Hyseni knocked on the door, but didn’t get a response at first.
“I drove all the way from Virginia Beach to China Grove especially to knock on that door,” Hyseni said. “And at first, no one answered. Google told me it was an elderly woman living there, so I knocked a few times. I didn’t want to give up.”
Archer finally answered and was soon inviting Hyseni and her friend in for a visit.
This time, Hyseni was the one with gifts. She brought Archer a small gift bag with a thank you note of her own.
The two chatted for several hours. Archer listened to stories about Hyseni’s upbringing and journey to the states. She learned that the two women, separated in age by generations, had plenty in common besides just a shoebox.
“One thing we had in common, both of us worked in the field when we were young,” Archer said.
Archer wishes she’d asked more questions, but it was hard to wrap her head around what was happening.
“I didn’t find out as much because my head was spinning, my heart was about to pump out of my body,” Archer said.
Even weeks later, Archer said she’s still trying to reckon with Hyseni’s grand gesture of gratitude.
“You know, I’ve done things for different people different times and I doubt if, two or three days later, they could’ve told you what I had done. Sometimes they don’t even thank you,” Archer said. “To have somebody who was 4 years old and that far away and they remembered all these years, it just blew my mind.”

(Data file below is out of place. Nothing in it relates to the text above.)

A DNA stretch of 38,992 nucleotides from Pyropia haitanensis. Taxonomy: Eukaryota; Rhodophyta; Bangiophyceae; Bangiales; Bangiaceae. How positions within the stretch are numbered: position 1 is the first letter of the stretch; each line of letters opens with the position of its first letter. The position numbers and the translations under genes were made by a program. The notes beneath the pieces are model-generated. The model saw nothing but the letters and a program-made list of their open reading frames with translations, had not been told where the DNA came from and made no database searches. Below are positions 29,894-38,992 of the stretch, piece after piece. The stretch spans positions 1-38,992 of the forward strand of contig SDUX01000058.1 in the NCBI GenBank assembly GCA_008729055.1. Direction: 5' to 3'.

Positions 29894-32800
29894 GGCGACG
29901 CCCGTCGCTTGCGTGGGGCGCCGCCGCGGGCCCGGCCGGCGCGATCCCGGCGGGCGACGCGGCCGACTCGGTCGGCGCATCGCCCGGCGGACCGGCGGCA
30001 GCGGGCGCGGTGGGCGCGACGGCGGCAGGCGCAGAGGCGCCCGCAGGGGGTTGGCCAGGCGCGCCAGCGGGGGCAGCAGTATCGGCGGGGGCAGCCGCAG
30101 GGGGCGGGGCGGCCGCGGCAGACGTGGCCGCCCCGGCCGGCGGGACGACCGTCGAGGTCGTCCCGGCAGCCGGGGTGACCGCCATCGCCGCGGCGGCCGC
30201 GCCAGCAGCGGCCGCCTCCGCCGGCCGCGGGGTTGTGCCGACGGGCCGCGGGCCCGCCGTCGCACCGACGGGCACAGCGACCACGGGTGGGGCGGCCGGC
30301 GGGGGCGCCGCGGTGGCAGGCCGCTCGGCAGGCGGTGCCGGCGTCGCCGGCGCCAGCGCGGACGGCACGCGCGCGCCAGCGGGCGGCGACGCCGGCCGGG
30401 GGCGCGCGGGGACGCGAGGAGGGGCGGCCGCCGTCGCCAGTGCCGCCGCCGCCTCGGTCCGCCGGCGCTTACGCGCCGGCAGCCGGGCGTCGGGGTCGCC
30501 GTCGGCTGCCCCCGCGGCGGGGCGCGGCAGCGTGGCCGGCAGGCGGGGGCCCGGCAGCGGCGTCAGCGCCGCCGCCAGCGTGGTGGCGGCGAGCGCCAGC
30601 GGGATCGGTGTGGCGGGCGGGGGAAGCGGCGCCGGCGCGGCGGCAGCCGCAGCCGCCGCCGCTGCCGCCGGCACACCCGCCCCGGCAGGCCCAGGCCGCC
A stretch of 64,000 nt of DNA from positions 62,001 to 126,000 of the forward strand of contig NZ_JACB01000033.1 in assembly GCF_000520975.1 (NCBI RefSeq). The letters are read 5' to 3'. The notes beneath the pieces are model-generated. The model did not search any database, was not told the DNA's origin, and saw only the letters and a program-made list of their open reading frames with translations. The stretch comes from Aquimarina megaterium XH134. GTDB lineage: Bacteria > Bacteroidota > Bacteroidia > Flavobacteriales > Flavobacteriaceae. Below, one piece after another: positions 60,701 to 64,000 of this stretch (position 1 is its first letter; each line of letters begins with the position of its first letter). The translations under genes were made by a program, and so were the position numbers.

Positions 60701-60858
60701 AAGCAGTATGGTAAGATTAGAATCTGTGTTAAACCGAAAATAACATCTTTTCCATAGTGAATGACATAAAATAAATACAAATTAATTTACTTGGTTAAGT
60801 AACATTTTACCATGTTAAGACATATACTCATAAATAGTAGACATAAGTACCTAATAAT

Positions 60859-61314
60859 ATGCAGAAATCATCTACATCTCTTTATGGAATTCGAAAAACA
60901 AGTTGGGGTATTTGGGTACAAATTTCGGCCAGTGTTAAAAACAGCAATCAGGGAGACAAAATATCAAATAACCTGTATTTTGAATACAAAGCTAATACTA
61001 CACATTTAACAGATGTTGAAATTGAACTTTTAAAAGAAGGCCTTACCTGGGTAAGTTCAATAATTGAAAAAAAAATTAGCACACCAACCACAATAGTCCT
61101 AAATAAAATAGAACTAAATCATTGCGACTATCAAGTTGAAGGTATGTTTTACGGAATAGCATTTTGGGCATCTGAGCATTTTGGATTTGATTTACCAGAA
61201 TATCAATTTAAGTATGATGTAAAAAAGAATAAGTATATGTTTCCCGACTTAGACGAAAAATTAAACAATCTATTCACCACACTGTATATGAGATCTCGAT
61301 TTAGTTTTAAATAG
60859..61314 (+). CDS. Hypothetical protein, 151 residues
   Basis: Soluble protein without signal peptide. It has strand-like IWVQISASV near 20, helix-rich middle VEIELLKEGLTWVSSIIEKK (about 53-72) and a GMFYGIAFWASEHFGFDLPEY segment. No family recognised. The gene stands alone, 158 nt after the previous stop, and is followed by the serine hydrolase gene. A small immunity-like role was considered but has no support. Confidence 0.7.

For Hyseni, the meeting provided closure.
“It was an extraordinary experience just catching up with her and letting her know she did something incredible all the way back then,” Hyseni said. “I wanted her to know that I really appreciated that and I appreciated everyone else sending us presents. Of course, for these people it was not a lot. It was just a few things. But they had no idea how much of an impact they’ve made on other countries, not just Kosovo.”
After talking with Archer for several hours, Hyseni got back on the road. Her next visit was to a North Carolina church that had also sent her a shoebox.
“When (Hyseni) left, I said to my granddaughter, ‘I wondered why I’d been left here so long,’” said Archer, who will celebrate her 92 birthday in August. “I guess this was maybe one of the reasons to fulfill that young girl’s dream.”
Together, Archer and Hyseni recently participated in a video interview with a news station in Kosovo. They plan to stay in touch.
Archer may still be trying to make sense of it all, but she has taken at least one piece of wisdom away from the once in a lifetime meeting.
“Fill up those shoeboxes.”